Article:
Lending criteria in the UK has not kept pace with the changes in the labour markets.
Lenders traditional income criteria
Lenders have a tendency to pigeon hole people. In simple terms, they view individuals as employed or self-employed.
- When assessing employed individuals for funding, lenders will access PAYE to establish what can be borrowed. Some lenders may take into consideration a percentage of additional income such as guaranteed overtime. They will require salary statements to verify the income.
- When assessing self-employed individuals for funding, lenders will look to verify income via accounts, and will either look at salary plus dividend or net profit. They will require evidence of two to three years of accounts.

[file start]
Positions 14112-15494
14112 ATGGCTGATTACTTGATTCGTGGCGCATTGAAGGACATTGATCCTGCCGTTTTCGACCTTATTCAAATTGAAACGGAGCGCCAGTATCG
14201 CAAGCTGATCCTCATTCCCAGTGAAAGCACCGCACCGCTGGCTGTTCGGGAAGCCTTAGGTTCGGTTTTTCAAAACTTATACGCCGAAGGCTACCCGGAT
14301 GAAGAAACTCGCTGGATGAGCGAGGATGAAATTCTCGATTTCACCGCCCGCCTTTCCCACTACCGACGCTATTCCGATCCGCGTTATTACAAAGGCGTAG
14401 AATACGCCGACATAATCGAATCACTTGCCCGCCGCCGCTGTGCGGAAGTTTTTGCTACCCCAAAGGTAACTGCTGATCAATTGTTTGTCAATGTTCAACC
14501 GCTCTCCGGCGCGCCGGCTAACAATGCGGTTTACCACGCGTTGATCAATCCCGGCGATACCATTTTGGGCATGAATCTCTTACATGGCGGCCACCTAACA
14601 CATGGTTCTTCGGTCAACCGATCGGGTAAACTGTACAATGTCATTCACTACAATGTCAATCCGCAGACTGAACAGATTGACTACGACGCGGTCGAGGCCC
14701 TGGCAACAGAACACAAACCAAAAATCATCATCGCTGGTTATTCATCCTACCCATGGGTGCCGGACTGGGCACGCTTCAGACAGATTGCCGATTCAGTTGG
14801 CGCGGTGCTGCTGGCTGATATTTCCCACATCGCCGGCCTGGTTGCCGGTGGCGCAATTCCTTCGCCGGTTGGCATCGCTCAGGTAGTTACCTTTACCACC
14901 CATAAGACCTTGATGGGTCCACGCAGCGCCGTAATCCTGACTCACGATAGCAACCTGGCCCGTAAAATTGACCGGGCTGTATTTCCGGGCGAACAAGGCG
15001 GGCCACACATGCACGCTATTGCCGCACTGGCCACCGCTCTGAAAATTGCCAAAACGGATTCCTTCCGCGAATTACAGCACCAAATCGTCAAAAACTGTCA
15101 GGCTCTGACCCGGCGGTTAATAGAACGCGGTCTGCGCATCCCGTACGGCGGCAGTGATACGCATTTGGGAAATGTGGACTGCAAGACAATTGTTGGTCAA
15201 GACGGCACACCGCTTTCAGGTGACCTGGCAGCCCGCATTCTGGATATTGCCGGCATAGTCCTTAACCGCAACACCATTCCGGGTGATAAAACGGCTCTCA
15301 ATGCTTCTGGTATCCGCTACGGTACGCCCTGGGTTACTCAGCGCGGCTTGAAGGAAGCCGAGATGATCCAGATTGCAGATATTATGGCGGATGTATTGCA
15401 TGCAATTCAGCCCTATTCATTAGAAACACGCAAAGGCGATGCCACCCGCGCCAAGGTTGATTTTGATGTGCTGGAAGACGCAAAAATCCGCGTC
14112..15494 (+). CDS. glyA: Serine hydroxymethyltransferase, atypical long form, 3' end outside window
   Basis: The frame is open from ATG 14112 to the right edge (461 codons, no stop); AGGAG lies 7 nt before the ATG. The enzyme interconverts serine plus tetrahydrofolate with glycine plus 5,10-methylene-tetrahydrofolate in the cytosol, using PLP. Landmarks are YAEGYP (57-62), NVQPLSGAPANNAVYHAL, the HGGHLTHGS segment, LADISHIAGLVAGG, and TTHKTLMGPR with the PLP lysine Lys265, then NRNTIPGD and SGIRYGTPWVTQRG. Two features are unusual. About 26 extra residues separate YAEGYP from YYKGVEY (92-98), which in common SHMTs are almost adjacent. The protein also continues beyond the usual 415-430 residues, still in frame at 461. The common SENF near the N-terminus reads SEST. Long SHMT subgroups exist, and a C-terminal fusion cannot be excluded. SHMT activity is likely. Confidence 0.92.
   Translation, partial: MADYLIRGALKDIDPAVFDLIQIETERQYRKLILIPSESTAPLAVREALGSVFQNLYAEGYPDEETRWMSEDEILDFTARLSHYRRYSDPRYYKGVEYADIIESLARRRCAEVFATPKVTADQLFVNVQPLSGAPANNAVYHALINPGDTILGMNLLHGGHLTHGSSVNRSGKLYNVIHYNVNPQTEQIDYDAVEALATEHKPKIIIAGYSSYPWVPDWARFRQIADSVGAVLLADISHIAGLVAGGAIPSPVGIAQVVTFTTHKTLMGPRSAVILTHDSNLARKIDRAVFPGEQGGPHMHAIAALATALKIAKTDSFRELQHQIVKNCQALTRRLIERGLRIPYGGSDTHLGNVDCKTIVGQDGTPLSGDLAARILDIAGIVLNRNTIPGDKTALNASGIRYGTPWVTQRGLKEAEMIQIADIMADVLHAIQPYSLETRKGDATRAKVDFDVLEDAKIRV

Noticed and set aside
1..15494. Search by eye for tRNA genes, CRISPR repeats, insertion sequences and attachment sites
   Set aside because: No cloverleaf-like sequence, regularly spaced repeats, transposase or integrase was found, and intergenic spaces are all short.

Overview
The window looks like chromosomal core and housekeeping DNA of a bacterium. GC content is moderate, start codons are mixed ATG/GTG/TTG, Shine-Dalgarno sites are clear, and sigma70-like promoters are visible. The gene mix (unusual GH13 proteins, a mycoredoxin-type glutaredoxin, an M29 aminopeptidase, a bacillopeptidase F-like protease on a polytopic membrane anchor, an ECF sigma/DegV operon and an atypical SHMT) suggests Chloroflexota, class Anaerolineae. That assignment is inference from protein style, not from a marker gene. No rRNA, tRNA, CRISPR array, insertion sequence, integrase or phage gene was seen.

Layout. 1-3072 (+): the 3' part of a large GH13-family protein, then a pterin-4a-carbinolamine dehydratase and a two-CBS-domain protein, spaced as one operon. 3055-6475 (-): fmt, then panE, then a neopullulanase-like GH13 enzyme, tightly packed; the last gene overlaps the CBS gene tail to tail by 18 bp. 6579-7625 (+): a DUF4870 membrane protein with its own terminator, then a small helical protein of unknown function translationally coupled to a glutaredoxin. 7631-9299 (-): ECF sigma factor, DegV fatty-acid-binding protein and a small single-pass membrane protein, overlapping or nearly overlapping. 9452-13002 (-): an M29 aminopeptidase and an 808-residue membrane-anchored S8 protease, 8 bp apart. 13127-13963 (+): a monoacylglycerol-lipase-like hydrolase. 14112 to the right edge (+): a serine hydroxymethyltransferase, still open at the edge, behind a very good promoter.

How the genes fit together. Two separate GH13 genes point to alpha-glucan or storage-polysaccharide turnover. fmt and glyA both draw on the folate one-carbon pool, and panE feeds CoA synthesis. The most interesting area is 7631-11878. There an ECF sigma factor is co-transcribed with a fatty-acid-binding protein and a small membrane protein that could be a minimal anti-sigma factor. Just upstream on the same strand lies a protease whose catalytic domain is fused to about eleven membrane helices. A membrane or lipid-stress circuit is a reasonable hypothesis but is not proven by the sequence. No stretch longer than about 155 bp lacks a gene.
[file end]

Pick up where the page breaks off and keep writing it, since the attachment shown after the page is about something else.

The issue for contractors
Using traditional criteria for contractors in many cases does not fit.
For those of you using umbrella companies, many of your expenses are not included in your income calculation and therefore can lead to a shortfall in what you can borrow.
For those of you using limited companies, or acting as sole traders, again the same situation arises if you retain monies within your company. With the added requirement of two to three years accounts, problems may be caused if you do not have this information available.
We have worked vigorously for a number of years to influence lenders about contractors. Our main issue has been that you are not considered an employee in the traditional sense, and if you are a sole trader or a limited company you do not run a business with huge overheads. This has led to bespoke underwriting criteria for contractors. In essence we can annualise your contract rate and utilise this as an income figure for mortgage funding.